Overseer is a tool to model nutrient losses from land. It's used in a variety of ways by regulators, auditors and farmers.
How we use Overseer
Our Land and Water Regional Plan, which became operative in 2015, set limits on the amount of nutrients, particularly nitrogen (N), that can be lost from a farming system into freshwater.
Under this plan, farms that require a farming land use consent have a consented Nitrogen Loss Limit (NLL). The principal tool used to set these limits and monitor compliance with them has been Overseer nutrient modelling.
Overseer can take complex environmental and farm system information and estimate the N loss from a particular farm to the environment and groundwater. It shows how different management practices may contribute to the farm's overall nitrogen losses, and may be useful in identifying effective mitigation opportunities.
Government review of Overseer
In 2018, the Parliamentary Commissioner for the Environment recommended a review of Overseer given its increasingly important role in freshwater regulation in New Zealand.
The review indicated that Overseer in its current form was not always reliable to measure nutrient loss from farms. In response, the Government recommended that councils consider supplementary information when trying to understand total nitrogen losses.
We have since adapted how our consenting and auditing processes use Overseer.
- Read more about our response to the Overseer review.
- Find out more about the Government's response to the Overseer review and read the full review report.
How we've adapted our use of Overseer
In December 2021, with collaboration from mana whenua and industry groups, we produced an interim solution to the Overseer review.
Consent processing and Farm Environment Plan auditing is operating under the revised approach, and will continue to do so until a new framework is decided as part of a future Land and Water Regional Plan.
We have not resumed auditing north of the Hurunui River or consenting in the far south, where discussions with the local Rūnanga have not yet concluded. We will contact affected landowners at the appropriate time.
Overseer use in the FEP auditing process
As a result of the Overseer review, we've increased emphasis on using a range of evidence to identify potential impacts on nitrogen loss to water.
We now use Farm Descriptors to describe the basic farm system. The four farm descriptors are:
- Total effective area
- Total irrigated area
- Total area used for winter grazing
- Farm System category (see table)
Where any of the four descriptors for the farm have substantially changed, more evidence may be required to evaluate the impact of those changes on nitrogen loss. Your auditor will assess whether an Overseer nutrient budget is required as part of the package of evidence to support their level of confidence grading.
Overseer nutrient budgets remain a valuable form of evidence during the auditing process and are likely to be required for auditing more complex consents with nitrogen loss reductions, multiple loss limits, or non-contiguous land holdings.
It is important that farmers talk to their auditor early and explain any on-farm changes that have been made since the last FEP audit or since gaining resource consent, so that the auditor can advise you if you need to provide additional information.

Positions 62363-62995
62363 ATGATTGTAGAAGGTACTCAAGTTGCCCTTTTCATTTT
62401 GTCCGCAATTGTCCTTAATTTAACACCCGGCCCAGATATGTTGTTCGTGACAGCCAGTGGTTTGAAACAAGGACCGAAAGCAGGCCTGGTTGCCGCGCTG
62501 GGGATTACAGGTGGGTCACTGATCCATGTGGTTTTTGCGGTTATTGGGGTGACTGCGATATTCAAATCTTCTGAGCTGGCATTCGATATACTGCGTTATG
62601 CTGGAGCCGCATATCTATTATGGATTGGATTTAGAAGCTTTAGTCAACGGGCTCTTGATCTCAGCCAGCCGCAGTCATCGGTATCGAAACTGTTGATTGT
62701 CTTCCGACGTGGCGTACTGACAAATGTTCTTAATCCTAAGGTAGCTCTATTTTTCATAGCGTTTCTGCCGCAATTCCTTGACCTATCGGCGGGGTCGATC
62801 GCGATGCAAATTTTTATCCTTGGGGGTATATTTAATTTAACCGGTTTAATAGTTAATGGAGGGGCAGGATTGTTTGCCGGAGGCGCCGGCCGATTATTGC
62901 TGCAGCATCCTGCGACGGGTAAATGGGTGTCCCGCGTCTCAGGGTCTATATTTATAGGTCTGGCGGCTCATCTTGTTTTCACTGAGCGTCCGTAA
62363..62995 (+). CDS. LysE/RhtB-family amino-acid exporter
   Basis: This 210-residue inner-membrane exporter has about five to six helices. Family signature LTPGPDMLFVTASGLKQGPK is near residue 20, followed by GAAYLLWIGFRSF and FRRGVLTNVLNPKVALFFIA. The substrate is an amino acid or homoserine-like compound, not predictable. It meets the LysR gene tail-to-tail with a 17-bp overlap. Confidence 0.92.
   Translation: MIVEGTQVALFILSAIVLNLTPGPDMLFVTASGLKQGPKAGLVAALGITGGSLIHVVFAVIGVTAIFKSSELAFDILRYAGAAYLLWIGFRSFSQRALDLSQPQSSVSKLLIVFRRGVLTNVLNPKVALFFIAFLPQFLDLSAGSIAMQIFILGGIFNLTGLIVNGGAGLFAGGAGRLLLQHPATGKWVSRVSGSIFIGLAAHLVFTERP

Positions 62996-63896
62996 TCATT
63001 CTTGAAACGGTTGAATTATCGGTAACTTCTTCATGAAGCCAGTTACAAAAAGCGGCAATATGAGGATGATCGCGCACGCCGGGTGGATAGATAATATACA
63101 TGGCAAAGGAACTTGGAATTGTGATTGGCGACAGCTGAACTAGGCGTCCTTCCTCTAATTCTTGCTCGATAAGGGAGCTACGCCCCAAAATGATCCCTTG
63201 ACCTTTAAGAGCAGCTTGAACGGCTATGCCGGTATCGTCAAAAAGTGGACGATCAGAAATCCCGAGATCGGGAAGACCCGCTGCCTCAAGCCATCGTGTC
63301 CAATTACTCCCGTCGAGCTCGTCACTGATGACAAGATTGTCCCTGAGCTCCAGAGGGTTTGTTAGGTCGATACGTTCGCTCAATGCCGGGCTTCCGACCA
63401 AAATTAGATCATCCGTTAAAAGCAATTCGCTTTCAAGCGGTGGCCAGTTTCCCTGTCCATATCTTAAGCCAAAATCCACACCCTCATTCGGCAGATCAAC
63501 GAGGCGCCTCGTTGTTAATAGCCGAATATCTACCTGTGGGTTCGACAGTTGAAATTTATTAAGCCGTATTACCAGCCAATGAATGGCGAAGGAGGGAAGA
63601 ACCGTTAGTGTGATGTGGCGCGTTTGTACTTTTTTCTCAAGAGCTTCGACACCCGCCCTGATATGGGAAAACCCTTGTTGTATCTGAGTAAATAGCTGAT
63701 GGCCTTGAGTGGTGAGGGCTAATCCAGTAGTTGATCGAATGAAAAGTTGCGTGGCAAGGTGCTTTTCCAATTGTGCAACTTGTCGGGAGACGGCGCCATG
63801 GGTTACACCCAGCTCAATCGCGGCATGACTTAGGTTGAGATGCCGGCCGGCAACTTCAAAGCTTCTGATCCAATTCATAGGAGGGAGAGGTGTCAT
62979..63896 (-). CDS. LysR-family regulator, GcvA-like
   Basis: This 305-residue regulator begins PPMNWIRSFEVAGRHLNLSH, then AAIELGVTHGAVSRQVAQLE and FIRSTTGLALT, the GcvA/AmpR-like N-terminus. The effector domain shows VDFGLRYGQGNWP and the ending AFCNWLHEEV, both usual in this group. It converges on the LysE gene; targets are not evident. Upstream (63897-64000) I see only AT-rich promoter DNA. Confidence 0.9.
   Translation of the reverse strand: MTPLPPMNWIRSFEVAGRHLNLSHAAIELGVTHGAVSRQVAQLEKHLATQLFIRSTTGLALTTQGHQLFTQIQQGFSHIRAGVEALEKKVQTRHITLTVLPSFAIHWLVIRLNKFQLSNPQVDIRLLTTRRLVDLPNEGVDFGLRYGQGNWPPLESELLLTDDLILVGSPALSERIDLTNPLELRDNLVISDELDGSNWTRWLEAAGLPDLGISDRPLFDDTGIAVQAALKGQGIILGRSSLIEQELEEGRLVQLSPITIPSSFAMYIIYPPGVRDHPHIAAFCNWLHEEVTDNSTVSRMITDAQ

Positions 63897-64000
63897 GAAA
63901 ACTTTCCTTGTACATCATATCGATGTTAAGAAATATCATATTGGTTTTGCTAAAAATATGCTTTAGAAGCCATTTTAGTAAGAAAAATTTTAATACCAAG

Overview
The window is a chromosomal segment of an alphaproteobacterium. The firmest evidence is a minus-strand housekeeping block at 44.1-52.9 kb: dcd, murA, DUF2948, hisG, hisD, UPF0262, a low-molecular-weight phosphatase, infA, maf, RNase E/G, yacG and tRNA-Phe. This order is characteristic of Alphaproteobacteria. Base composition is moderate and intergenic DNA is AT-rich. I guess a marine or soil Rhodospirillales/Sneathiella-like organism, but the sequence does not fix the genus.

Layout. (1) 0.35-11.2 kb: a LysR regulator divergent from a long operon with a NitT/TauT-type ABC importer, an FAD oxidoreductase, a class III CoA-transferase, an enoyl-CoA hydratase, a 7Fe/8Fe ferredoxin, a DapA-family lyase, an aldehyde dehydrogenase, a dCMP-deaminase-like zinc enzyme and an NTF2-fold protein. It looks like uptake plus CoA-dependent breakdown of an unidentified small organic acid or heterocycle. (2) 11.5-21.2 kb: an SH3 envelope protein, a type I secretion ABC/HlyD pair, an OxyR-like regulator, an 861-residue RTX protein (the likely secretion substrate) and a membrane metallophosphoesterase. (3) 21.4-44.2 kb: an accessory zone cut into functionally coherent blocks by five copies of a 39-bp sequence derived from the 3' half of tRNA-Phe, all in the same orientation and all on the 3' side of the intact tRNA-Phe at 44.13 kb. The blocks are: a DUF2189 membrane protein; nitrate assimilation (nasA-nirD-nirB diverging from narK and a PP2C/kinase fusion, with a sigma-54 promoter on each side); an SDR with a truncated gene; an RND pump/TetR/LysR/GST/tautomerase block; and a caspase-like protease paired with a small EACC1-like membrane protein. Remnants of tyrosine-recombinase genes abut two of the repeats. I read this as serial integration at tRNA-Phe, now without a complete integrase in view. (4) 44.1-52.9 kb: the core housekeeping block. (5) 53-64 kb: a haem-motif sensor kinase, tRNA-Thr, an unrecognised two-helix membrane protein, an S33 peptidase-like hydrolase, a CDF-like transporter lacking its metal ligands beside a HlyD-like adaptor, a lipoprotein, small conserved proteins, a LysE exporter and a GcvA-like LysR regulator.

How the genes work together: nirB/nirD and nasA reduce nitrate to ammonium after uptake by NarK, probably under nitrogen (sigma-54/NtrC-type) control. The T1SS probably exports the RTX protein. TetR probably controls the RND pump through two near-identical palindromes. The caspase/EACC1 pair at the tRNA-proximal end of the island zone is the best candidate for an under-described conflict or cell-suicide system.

|Tonnes DM/ha (Calculate feed eaten per ha, as per defined process)
|A mixture of crops and pasture grown for rearing of dairy replacements and/or wintering of milking cows
|Sheep & beef
|A mixture of pasture and crops grown for breeding sheep, beef and/or deer, and could include a mixture of breeding and finishing
|A mixture of pasture and crops grown for stock finishing
|A mixture of pasture and crops grown for deer breeding and/or finishing
|Management of land for production of pigs
|Horses, camelids and other livestock categories
|Cut and carry
|Production of a range of forage crops for use off-paddock
|A mixture of crops (small seed, cereals and/or vegetables) grown for harvest
|A mixture of crops (small seed, cereals, pasture and/or vegetables) grown for harvest and stock grazing
|Fruit, nuts and/or vegetables grown for harvest
|Production of grapes grown for wine production
|Provides for scientific research, development and demonstration of farming practices and technologies
More information on FEP audits
- Allow sufficient time to arrange for your audit to be carried out.
- Find Environment Canterbury certified auditors.
- Make sure your FEP is up to date to reflect your consent conditions.
- Talk to your industry body, farming consultant or FEP auditor if you need support.
- Let us know if your FEP will be audited under an irrigation scheme or ISO programme, or if the audit has already been completed.
Overseer use in consenting
All farming land use consents granted since December 2021 have been assigned Farm Descriptors.
Applications for new farming land use consents, as well as farming land use consent renewals, require a current and baseline Overseer nutrient budget as a key tool to determine the Farm Descriptors.
Changes in land use should only be considered if there is evidence to show that what is being proposed won’t lead to higher nitrogen loss risk.
We’re obligated to consider each consent application, but with the need to notify a new land and water plan in future, any consent that is issued is likely to be short-term.
Frequently asked questions for Overseer users
Should I use Overseer now? What for?